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Review: Intel Pentium III Tualatin 1.067Ghz

by Ryszard Sommefeldt on 19 February 2002, 00:00

Tags: Intel (NASDAQ:INTC)

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Intel Pentium III Tualatin 1.067Ghz


Introduction

It's pretty much obvious that the Tualatin range of processors were practise for Intel's recent move to a 0.13 micron process for the Pentium 4. Built on the 0.13u process and home to either 256kb or 512kb of L2 cache memory depending on the processor, the Tualatin Pentium III is Intel's last gasp with this generation of processors before the final death toll is sounded and the company moves to Pentium 4 wholesale for all of its consumer processors.

It's well over a year since Intel's ill-fated release of the 1.13Ghz Pentium III Processor (0.18u) and it was due to the process size that the architecture failed to debut at that speed, instead leaving the 1Ghz unit as the last official 0.18 P3 CPU. According to Anandtech, less than 200 of the 1.13Ghz processors made their way into the hands of (un)lucky consumers before they were recalled. If you own a legit 1.13Ghz 0.18u Pentium III then treasure that rare piece of computing history since the official line is that very few exist out in the wild.

So on to 0.13u for the Pentium III and valuable practice for Intel at 0.13 and the chance to tool up a fab or two, ready for when the Pentium 4 needed to move to 0.13 as it did recently with the Northwood 0.13 P4's. There are two versions of the new core in use for the new Pentium III's, the 256kb version, still called the Pentium III and the Pentium III-S with 512kb for the server market and priced accordingly.

It's the desktop version running at 1.067Ghz that we take a look at today with its 256kb of L2 cache. The die shrink brings with it a lower core voltage requirement at 1.45V and also some slight updates to the core with new hardware prefetch logic and some changes to the bus spec. These changes require chipset support and a handful of chipsets exist to support the new processors and their requirements including the test chipset, the Intel i815 B-Step.

Finally to differentiate the processor from it's Coppermin sibling, the new processor sport an integrated heatspreader like the debut and current Pentium 4 processors. Making heatsink application less stressful the heatspreader is very welcome.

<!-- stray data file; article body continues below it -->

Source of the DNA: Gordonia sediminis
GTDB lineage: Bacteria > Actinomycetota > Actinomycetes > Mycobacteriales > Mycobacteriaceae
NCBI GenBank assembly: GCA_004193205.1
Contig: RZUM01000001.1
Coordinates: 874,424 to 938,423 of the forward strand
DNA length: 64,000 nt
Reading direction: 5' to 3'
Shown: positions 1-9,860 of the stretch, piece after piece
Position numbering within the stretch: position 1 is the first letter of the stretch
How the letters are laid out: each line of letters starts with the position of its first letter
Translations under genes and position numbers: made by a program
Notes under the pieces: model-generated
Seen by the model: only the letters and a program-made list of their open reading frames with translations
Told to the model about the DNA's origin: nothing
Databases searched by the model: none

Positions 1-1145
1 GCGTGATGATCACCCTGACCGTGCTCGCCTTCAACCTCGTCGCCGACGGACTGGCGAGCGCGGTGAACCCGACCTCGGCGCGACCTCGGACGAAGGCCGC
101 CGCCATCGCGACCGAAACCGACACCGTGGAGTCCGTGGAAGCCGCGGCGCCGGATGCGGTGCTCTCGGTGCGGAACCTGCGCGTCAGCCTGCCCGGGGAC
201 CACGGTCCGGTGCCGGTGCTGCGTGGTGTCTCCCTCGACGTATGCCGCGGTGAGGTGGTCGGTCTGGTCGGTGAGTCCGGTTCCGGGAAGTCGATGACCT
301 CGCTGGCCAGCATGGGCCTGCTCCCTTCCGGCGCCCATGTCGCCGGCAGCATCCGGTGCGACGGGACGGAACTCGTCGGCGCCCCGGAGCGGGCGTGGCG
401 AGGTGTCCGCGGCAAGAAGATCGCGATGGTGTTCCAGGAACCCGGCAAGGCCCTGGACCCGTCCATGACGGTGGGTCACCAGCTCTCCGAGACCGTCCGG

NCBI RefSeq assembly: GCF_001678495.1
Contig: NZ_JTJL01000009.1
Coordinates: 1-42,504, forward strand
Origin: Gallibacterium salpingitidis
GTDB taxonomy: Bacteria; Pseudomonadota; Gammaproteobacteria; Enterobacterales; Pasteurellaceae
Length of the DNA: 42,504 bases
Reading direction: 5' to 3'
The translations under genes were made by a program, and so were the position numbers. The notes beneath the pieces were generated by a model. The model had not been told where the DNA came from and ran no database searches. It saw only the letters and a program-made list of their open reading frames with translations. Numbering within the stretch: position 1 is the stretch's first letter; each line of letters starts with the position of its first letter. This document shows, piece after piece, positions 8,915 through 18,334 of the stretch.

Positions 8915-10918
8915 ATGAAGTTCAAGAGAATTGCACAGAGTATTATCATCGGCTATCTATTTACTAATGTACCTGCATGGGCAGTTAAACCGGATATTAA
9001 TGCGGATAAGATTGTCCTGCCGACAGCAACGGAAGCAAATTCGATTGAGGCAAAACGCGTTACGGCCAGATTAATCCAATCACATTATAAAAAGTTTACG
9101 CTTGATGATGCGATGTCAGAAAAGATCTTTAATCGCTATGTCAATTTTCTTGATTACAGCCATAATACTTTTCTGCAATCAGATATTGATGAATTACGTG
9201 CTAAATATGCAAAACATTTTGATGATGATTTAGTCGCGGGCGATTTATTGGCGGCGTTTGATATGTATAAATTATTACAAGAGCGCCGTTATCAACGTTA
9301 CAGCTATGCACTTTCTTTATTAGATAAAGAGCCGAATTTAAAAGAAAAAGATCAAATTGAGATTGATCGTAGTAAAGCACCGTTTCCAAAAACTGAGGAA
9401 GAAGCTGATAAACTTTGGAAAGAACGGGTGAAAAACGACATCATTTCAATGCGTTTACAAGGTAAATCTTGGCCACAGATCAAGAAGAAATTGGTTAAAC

Performance

We'll test the processor under the usual small array of processor and memory tests we use here at Hexus including SiSoftware Sandra and POVRay, a ray tracing renderer using our usual pawns test scene. First off, the test system.

  • Intel Pentium III 'Tualatin' Processor @ 1.067Ghz

  • Intel D815EFV Desktop Board

  • 512Mb PC133 SDR SDRAM

  • Asus V8200 GeForce3

  • IBM 45GXP UDMA100 Hard Disk

The Intel reference board is a compact board featuring only 3 PCI slots along with an AGP slot and plenty of on board features. The board has i815 video on-board, 4 USB ports, 100Mbs Ethernet port and on-board audio. QUite a full featured little motherboard with the wealth of on-board hardware offsetting the lack of PCI slots and it's always nice to see an AGP slot for dropping in a good AGP graphics card. We used a FOP38 for the heatsink with Arctic Silver II thermal compound and a 60mm Delta fan. Lastly the board features 3 DIMM slots for a maximum of 1.5Gb of memory and it was very happy with our no brand 512Mb PC133 stick.

We'll take a look at the stock performance at 1067Mhz (8 x 133) and then try our hand at overclocking the processor using the front side bus (remembering that Intel processors are multipler locked). Intel reference boards aren't known for their overclockability due to lack of processor voltage adjustment and the D815EFV is no different offering no voltage adjustment.

First off the results from Sandra at stock and overclocked speeds.

CPU Arithmetic Benchmark (1067, 8 x 133)



CPU Multimedia Benchmark (1067, 8 x 133)



As we can see, the processor does away with the 1.2Ghz P4 reference CPU with ease and approaches the performane of the 1.2Ghz TBird Athlon. Not amazing performance these days but respectable in the company it keeps within the test version of Sandra. The 1.33Ghz Athlon and 1.6Ghz Pentium 4 take the honours here.

We were pleasantly surprised to find the test system including board, processor and memory were able to run flawlessly at 160fsb. No voltage change for either processor or memory module (running at FSB of 160Mhz) and everything was super stable.